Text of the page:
Recovery will depend on which level of surgery she endures. If the surgeon removes her current hardware but does not do any further intervention, she would likely only stay in the hospital one or two nights. The only healing necessary would be the soft tissue from around the rods and her incisions, so she should be back to a regular schedule pretty quickly. If Dr. Williams decides to proceed with spinal fusion, the hospital stay would be 2 – 4 nights and her post-op activity restrictions would be higher for several months. She is supposed to start school on Aug. 18, so the shorter recovery would be helpful. However, we want to do whatever will be best for her in the long run, so we are praying for divine wisdom to guide her surgeon’s decisions in the OR.
Miriam is now 12 ½ and beginning seventh grade. She has been fully vaccinated against Covid-19 since the beginning of June, which is the only reason we are sending her to school despite her reduced lung capacity. This year will be her first experience attending class at her middle school, since she spent all of sixth grade learning virtually. Those who know Miriam won’t be surprised that she was amazingly resilient through all the struggles and disappointments of the last year and a half. She achieved all A’s and independently completed all her work in her online classes. She co-founded a weekly online art club and founded an online Dungeons and Dragons group with classmates (which she has continued to lead as Dungeon Master through the summer). She also won two highest-level medals in a juried art contest, and wrote multiple fantasy and sci-fi novellas for fun in between her classes.
Her brave and cheerful attitude has continued as we prepare for this surgery. She was anxious about having her blood drawn for the first time in years at her pre-op appointment, but thanks to the amazing nurses at Dell Children’s Hospital she was smiling as they finished. She has had an elevated level of discomfort and pain from the rod over the last several months, as the upper connection point is directly in the path of her right shoulder blade. She is ready to get that equipment out so that she doesn’t have to feel it rub and pop every time she pulls her arm back. She is also excited about the possibility that this could be her last surgery, as are we. We greatly appreciate prayers for her safety, for wisdom and precision for her surgical team, and for easy and swift healing after the procedure. We are so grateful for the incredibly healthy young woman she is growing into, and for the doctors, nurses, and other medical experts that have helped her through this journey. We will keep you updated through her procedure and recovery.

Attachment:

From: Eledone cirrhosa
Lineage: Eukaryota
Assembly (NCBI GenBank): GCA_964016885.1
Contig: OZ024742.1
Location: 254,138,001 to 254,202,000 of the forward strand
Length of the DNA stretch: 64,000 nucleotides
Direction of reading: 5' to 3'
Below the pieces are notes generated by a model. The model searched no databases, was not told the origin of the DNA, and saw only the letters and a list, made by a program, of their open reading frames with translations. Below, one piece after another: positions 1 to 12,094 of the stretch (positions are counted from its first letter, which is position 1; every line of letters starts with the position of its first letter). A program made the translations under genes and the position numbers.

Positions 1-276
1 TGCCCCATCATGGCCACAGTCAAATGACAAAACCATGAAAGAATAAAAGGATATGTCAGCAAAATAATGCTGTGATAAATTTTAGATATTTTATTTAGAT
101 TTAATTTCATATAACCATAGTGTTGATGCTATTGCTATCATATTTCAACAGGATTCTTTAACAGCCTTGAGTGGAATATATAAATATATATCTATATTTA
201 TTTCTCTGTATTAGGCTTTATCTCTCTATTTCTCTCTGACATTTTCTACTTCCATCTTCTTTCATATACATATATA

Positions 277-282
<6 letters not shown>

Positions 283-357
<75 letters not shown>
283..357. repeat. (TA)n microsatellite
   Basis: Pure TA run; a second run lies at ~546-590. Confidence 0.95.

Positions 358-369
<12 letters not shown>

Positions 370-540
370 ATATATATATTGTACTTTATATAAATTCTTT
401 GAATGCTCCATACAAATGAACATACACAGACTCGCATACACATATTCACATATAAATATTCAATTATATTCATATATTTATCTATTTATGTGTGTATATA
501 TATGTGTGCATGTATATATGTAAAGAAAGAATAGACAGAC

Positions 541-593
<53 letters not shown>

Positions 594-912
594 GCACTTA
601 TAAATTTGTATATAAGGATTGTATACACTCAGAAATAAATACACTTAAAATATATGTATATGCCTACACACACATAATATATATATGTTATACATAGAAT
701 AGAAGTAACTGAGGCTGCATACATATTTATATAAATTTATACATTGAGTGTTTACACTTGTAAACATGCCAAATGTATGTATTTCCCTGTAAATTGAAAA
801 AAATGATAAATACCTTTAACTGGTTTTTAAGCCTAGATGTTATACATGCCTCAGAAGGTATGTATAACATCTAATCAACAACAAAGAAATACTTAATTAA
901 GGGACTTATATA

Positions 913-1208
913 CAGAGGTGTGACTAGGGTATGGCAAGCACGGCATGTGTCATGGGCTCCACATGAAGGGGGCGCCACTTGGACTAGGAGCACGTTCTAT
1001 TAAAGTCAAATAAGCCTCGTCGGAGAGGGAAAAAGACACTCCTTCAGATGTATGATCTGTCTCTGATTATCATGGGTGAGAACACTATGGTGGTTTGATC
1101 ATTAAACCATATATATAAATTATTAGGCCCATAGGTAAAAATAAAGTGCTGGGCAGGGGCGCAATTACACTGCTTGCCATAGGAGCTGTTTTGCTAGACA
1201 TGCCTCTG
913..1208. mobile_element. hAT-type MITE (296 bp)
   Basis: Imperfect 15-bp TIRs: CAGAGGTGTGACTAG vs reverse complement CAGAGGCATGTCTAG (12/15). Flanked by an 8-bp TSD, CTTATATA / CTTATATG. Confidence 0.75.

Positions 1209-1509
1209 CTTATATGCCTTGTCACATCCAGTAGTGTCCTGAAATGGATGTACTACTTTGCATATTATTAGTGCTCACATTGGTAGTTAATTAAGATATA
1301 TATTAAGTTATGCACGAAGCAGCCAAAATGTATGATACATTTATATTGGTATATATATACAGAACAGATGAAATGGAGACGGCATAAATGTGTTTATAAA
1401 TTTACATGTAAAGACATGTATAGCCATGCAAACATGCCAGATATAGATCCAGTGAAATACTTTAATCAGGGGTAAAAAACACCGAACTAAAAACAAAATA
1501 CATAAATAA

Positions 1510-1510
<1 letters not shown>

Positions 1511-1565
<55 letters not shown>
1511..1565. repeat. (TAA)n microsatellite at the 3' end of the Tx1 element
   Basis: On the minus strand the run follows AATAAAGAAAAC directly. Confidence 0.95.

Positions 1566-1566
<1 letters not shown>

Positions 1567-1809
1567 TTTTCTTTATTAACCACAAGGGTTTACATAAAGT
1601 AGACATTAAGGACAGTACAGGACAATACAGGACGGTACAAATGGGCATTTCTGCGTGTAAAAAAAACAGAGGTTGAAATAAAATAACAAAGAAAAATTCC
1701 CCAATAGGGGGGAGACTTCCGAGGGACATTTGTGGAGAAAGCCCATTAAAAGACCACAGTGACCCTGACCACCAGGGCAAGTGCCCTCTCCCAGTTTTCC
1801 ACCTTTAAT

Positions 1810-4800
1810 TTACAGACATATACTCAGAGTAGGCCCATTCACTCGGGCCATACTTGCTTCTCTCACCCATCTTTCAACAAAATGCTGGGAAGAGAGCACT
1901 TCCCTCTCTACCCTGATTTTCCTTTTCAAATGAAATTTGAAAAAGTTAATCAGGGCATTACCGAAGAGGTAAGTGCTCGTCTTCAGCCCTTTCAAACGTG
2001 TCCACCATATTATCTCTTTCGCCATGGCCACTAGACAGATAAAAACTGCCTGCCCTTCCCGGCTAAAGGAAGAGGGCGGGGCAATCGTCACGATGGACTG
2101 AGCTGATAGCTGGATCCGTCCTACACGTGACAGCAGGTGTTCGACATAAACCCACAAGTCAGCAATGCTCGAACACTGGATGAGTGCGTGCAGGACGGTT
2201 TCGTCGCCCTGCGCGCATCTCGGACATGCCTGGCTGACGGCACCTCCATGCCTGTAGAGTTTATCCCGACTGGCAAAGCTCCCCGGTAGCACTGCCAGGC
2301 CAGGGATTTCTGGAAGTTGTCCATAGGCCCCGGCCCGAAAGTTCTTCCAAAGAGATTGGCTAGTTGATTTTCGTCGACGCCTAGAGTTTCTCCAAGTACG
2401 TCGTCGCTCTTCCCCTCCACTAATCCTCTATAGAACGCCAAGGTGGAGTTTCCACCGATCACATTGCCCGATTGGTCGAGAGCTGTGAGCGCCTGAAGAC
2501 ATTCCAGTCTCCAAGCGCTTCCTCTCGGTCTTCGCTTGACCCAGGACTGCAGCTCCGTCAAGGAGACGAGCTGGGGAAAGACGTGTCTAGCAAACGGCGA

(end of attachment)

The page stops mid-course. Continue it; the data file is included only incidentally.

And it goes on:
Hi! Aren’t things scary right now? My school is canceled until May 4th! But I wanted to tell you that I’m happy that all of you are here supporting my medical journey and that I’m grateful my doctors made me pretty normal. Plus, I have a whole group of Austin friends, the Curvy Girls, who have similar life stories. But nothing major is happening right now. Nothing is supposed to happen until two years from now, when I might get fused. And the pandemic has yet to hit close to home. And I just found out my neighbor makes reaaaaaaaaaaaaaaaally good vegan donuts. Yum!
In honor of Scoliosis Awareness month (although we’ve just missed the end of it), we want to update Miriam’s story to share how well she is doing with her MAGEC rod. It has now been over 18 months since the surgery where her doctor switched her hardware from two VEPTRs to one MAGEC rod. Miriam has had six expansions of the rod so far. The expansions take place during a visit to her orthopedic surgeon’s office, where a remote control containing a magnet is placed directly over the rod in her back. The magnet makes the magnet inside her MAGEC rod rotate, which very slowly expands the rod. Miriam always feels a little uncomfortable during the procedure and is sometimes sore for a day or two afterwards, but it’s a lot easier than recovering from surgery! Here is a video of her first expansion if you’d like to see how quickly it happens.
Miriam goes for expansions every three months. She started out getting three millimeters with each of her first few expansions, but the last three have all gotten less than 2. There is a safety on the remote that prevents it from pushing past a safe level of tension, and that has been stopping the expansion around 1.7 mm. It seems like that is the maximum her body can tolerate, and since her growth curve is on the small end her doctor isn’t concerned. As long as the rod can keep expanding, it is doing its job. And on the positive side, slower expansions mean this rod can last longer in her body, further delaying any need for future surgery.